Michael Hyatt tweeted that it happened faster than he had anticipated; and that’s something, coming from the chairman of Thomas Nelson publishers. Hyatt is one of the gurus of modern publishing.
When the Association of American Publishers revealed recently that publishers now bring in more revenue from ebooks than from hardcover books … well, that is an earthquake of sorts.
Almost 1,200 publishers were queried, and overall, more than $282 million was brought in during the first quarter. That translates to a 28.4 percent increase in ebook sales. Tellingly, ebooks for young adults and children shot up 233 percent, and this shouldn’t surprise anybody (by comparison, adult hardcover book sales were up, slightly, 2.7 percent).
As Publishers Weekly reported: “What’s driving the growth? The proliferation of ereading devices, from tablets and smart phones to dedicated ereaders, has a lot to do with it. Research published by Pew in April found a strong correlation between the spike in sales of ereading-capable devices and ebook adoption over the holidays.”
Interestingly, ebook sales rocketed past paperback sales 18 months ago, so anybody who still wants to diss e-publishing and stay in the 20th (or 16th) century is welcome to do that; the trend, though, certainly lets us know that new and exciting innovations await publishers and readers.
In their brief report, PW asked readers how their own “book consumption habits” have shifted over the past few years.
For writers and readers, the possibilities are growing.
My MacBook Air’s Kindle has 27 books, and I am adding to that at an accelerated pace. As a writer – and this might seem trivial to some – this has produced a psychological shift, because before, I wrote from a fixed location and when I wanted to reference a book, I hunted for it, looked up the page, and sat back down.
Now, I make use of the Kindle, which allows me to make notes and highlight passages for easy reference. I am also, of course, typing on the keypad so that, in effect, I have a mobile office. What are the practical benefits of this for the writer?
Let’s say I want to travel to Dauphin Island, Ala., and check out ghost stories to write about (oops, gave that away). I simply put my computer in a bag – it weighs almost nothing – and I travel. Photos I take can be downloaded, notes put in my computer, etc. More than anything, it frees up my mind to know that I can travel lightly for more convenience.
I can even think about putting all my information together and produce my own ebooks, which, again, can be done via the computer.
I noted with interest this past week that TED Books (from the conferences of the same name; sort of a confab of thinkers and innovators) is now doing well with ebooks.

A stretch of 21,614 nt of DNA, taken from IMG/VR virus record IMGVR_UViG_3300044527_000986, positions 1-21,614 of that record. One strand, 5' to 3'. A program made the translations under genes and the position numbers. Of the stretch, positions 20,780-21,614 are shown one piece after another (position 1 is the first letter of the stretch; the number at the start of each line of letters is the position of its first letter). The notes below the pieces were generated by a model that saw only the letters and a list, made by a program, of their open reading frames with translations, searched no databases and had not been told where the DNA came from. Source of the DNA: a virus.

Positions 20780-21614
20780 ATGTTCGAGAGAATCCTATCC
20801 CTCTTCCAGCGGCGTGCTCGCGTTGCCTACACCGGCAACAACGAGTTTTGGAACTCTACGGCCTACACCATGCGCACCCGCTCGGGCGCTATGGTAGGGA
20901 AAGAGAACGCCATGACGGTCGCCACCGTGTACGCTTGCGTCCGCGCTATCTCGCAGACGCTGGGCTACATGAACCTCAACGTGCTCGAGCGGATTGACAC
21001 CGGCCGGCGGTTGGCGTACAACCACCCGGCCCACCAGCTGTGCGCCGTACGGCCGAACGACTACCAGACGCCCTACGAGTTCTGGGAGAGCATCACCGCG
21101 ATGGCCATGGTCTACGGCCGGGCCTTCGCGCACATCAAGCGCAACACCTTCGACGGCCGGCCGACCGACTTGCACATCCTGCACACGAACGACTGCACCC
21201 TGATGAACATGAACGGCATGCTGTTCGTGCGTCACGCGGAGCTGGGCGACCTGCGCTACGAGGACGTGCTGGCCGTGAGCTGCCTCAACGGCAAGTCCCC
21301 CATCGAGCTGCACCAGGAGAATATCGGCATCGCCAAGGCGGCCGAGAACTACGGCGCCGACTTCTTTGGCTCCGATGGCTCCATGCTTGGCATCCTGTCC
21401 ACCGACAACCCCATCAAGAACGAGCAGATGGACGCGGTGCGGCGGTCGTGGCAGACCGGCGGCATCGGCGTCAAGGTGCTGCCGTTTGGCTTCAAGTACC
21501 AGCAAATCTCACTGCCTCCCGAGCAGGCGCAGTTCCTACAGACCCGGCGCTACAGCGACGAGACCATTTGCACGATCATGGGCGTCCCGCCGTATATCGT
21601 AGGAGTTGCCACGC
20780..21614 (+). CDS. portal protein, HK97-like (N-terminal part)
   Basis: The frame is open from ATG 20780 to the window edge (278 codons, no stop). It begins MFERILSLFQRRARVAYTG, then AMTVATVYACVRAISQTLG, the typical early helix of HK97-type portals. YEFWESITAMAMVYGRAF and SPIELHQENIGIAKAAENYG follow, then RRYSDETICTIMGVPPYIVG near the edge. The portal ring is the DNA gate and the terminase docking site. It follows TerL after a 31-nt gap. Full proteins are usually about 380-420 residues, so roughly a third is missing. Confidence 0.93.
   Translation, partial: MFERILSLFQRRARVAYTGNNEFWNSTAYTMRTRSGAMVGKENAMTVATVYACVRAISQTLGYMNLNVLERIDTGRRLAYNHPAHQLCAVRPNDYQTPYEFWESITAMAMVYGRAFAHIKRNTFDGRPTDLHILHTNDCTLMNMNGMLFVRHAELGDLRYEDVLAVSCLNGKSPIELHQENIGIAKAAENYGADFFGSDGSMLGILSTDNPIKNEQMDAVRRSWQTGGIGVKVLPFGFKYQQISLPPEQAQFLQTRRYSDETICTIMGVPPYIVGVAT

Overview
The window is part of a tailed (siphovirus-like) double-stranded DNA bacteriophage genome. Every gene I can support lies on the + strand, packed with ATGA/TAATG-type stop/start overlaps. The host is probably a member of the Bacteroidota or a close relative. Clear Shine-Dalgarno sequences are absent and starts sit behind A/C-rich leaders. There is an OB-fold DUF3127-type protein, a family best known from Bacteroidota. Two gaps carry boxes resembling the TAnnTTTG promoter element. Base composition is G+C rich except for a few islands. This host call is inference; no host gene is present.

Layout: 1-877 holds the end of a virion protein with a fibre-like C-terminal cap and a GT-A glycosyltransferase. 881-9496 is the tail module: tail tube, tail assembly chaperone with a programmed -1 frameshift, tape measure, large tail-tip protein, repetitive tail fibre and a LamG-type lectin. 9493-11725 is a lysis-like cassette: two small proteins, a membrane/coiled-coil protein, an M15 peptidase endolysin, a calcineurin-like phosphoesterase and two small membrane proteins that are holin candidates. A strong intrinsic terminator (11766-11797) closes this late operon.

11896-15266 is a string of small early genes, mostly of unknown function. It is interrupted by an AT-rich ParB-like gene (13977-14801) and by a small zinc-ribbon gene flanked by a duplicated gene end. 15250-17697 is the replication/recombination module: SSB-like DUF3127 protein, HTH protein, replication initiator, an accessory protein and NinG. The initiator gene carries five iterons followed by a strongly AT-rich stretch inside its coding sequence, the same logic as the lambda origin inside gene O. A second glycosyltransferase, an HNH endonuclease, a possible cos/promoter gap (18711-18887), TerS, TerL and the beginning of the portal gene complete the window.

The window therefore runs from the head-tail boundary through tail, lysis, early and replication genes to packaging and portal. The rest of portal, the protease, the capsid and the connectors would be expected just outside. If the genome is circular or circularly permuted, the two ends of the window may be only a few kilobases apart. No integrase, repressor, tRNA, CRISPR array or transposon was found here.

As they explain on the website: “Welcome to TED Books: an imprint of short nonfiction works designed for digital distribution. Shorter than traditional books, TED Books run fewer than 20,000 words each – long enough to explain a powerful idea, but short enough to be read in a single sitting.”
In this further description, the TED staff points out some important concepts, particularly one: “The mass adoption of new e-book technologies like Kindle and iPad has changed the rules of the game. We suspect the traditional length of books has been dictated as much by the constraints of the physical medium of print as by what a modern reader actually wants. (Publishing wisdom is that 20,000 words in print feel too small to sell, so authors may be encouraged to write much more expansively, even if the idea itself doesn’t require it.) But just as iTunes allowed people to build new listening habits around individual music tracks, instead of albums, so the new reading technologies allow instant distribution of books of any length – facilitating new, more focused reading habits.”
Did you pick up on that? Ebooks now make it possible to rid oneself of an old, evil publishing secret: Many books are the size they are because publishers had to justify a certain retail price, especially for hardcovers.
The result? In the past, I’m convinced that many books were never finished by readers because what began as a great idea became bogged down in … word count.
In other words (pun intended), ebooks are free from that constraint, and so the idea attempting to be communicated is now the star, not the bulky package.
I consider this, of course, to be a boon to writers and readers. I’d much rather have shorter ebooks available for people who will absorb the concepts written about than have millions of titles sitting on shelves, much like those unwanted toys on The Island of Misfit Toys in “Rudolph the Red-Nosed Reindeer.”
So, let’s continue to embrace that which is good in the publishing world. These are ideas whose time has come.